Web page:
Last night I presented, along with Suzy Tuxen, Stuart Geddes, Warren Taylor, and Dom Bartolo at Title Sequence as part of the 2011 State of Design Festival. Great titles transport the viewer from their world new world and story, the vision, the transitions, layout, type design, visual effects all serve to make this transition a smooth and compelling ride.
Thanks again to Ghita and Keith for all their attention, cheer and care.
During my day to day I often go to the cinema to escape the world of deadlines, doing graphic design and thinking about stuff, for a dark room, a big screen and overwhelming sound. The title sequence is one way to shake me up and transform one into new zones and stories for a few hours. The following are a collection of titles which transported me from my design world and into another much more compelling and new worlds.
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I like compelling
I like evocative
I like awkward noisy
Dr Who (1963) Designer Bernard Lodge.
On the night, I incorrectly credited the design to William Hartnell, thanks to the audience member who, like a some sort of father figure – tisk, tisked me. Tisk tisk yourself sir, we are not all perfect and we are all allowed to make mistakes from time to time.
Bernard Lodge (born 1933) is a British designer best known for his work on the BBC television series Doctor Who. He designed the first four series logos, and designed and engineered the first five title sequences. These include the ‘howlaround’ versions and the ‘slit-scan’ time tunnel ones. His designs were used until 1981 when Sid Sutton was appointed as the new designer by producer John Nathan-Turner.
Apologies to Mr Lodge again, and to that nasty bloke that corrected me, I have to say I strive to be constructive when providing feedback, being a grumpy finger waving pedant is not one of my methods.
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I like simple
I like insane detail
I like sympathetic type
The Conversation (1974) Francis Ford Coppola and Walter Murch
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I like a ride
I like restrained tech
I like seamlessness
I like surprises
Fight Club (1999) P Scott Makela
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I like funny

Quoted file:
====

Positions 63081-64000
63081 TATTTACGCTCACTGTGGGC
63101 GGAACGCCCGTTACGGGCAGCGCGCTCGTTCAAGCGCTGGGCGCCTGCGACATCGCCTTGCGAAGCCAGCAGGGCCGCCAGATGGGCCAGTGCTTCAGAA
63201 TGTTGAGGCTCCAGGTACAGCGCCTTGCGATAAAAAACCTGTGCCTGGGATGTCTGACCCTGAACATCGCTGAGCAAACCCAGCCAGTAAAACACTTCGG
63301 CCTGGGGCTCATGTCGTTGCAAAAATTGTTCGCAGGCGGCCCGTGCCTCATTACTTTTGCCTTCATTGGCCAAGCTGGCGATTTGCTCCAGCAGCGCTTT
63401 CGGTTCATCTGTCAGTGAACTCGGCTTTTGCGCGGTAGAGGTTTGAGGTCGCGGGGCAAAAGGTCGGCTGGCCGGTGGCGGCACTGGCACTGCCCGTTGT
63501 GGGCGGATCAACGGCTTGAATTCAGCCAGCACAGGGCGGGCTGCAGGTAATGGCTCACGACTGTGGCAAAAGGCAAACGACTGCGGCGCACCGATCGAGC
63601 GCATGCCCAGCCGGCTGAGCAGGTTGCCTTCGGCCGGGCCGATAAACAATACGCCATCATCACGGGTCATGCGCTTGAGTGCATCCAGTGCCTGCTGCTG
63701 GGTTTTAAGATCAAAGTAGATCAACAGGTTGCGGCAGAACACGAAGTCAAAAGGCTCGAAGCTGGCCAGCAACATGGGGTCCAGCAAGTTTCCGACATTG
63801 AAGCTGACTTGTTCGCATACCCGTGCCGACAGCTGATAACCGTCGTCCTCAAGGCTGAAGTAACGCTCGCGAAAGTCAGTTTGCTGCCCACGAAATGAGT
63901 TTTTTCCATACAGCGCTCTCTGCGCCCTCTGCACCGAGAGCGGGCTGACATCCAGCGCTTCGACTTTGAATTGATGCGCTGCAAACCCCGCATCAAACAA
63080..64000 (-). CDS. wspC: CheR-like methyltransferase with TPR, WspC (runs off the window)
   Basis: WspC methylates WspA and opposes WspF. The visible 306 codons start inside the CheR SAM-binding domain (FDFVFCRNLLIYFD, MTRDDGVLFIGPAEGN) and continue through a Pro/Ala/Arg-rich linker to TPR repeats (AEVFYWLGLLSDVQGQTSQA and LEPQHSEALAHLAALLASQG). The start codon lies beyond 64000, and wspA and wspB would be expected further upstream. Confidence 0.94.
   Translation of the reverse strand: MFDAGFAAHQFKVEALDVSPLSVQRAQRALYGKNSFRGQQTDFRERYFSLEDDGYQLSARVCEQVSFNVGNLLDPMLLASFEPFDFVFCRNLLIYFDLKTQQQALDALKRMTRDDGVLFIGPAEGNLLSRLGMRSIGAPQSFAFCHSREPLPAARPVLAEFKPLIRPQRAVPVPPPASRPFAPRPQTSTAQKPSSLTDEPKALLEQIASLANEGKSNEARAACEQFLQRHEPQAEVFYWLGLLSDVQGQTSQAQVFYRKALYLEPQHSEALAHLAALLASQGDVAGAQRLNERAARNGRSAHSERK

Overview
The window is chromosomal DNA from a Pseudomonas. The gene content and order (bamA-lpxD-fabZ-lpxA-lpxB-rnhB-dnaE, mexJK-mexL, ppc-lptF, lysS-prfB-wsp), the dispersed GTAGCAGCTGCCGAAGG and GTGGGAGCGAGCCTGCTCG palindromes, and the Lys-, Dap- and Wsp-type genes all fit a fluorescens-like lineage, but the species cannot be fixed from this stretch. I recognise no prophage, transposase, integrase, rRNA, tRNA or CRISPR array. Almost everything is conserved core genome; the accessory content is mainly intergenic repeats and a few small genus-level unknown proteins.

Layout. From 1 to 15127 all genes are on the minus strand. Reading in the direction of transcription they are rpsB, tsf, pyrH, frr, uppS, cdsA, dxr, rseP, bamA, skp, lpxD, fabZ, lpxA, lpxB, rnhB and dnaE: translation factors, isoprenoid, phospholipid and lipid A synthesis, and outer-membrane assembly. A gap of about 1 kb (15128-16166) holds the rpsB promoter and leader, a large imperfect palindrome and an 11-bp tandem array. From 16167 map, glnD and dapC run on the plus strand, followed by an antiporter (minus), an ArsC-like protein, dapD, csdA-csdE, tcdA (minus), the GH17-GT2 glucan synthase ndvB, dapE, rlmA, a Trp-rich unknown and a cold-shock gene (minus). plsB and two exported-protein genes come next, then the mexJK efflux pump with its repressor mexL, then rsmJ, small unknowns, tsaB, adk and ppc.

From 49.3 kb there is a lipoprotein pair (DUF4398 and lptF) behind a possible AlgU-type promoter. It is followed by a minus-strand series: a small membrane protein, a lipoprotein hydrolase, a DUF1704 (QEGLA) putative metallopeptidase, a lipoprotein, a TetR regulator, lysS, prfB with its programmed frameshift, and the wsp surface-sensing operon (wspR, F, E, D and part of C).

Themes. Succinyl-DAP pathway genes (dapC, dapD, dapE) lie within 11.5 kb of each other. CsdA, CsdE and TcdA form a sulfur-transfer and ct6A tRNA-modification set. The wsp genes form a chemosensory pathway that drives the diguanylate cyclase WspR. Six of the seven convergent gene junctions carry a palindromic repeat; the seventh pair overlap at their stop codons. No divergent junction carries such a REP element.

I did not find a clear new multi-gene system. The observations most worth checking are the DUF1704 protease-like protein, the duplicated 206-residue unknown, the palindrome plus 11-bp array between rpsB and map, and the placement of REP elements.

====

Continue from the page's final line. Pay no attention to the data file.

I like odd and good yuck
I like a sense of place
I like crazy type
Napoleon Dynamite (2004) Arron Ruell, Jared Hess
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I love elegant type
I love old being new again
I love cast-like type
I love scale
I love great music/image/drama/type aligning
io Sono l’Amore (2009) Calligraphy by Luca Barcellona, titles by Marco Cendron
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Thank youNo comments
Pearl Restaurant and Bar engaged the studio to develop its website. The brief was open at the start, it could be a sexy flash site, it could be html, it could be both, or something else. The more that the client and studio investigated the many restaurant sites on line, it became clear that the site for Pearl had to allow the restaurant to build on it’s community. Therefore there was a need to provide interesting destination rich with quality content often, for customers and followers of Pearl to loose themselves in.
We propositioned the client with the process of generating content with customised web log based software. The ease of staff delivering content to the internet, won over their desire for seductive moving graphics and digital effects. Visit pearlrestaurant here and move about its splashy tabloid like interface and visit often — the guys at Pearl are passionate about generating their own brand of stories, ideas and insights often. This web solution allows all manner of content to flow.
Thank you to Andrew and Geoff at Pearl and Lee at Irrepressible Wonton again— wonderful process.1 comment
Pearl CafÃ©, the latest project from famed Pearl Restaurant and Bar in Richmond, asked the studio to develop an image for their inaugural and collateral for their winter menu. Chilly, clear, and deep winter sky came to mind, which was applied to this menu supergraphic, take-a-way menus and and business cards…
Richmond with its over supply of greasy spoon cafÃ©s and average coffee houses; the opening of Pearl CafÃ© is a welcome addition to Church street casual dining scene. Open 7 days, next door to Paperpoint, it pays to get in early — as many have caught the Pearl CafÃ© bug.No comments
The most exciting part of developing an idea or a communication concept is witnessing new people and organisations interpret and develop new expressions. XYZ Studio, the animation production company that developed Melbourne Fringe Festival’s 2007 television commercial has kindly provided a collection of images that document the production.
After the story boards were approved by Fringe there was four to five days of prop, character and component preparation. An additional eight hours was spent shooting the sequence. The colour grading, editing, client approvals took approximately another two weeks.
The materials featured in the sequence are not far removed the home art kit — coloured card, cellophane, photocopies, sticky tape, foam and tissue paper. The shooting took place in Studio XYZ‘s store room.
Tim from XYZ explained that they shot three versions of the complete animation using a digital still camera. The lighting is intentionally loose. The shadows are cast from flanking diffused tunsten flood lights purchased at Bunnings (an Australian mega store hardware chain).
Tim was excited about the process of making and shooting a stop motion animation sequence. He said it was an opportunity for the studio to get out from behind the computer and actually make something with pencils, rules and cutters. Stop motion offers a style animation that is a little crude and rich in quirks, a welcome change from seamless digital rendering.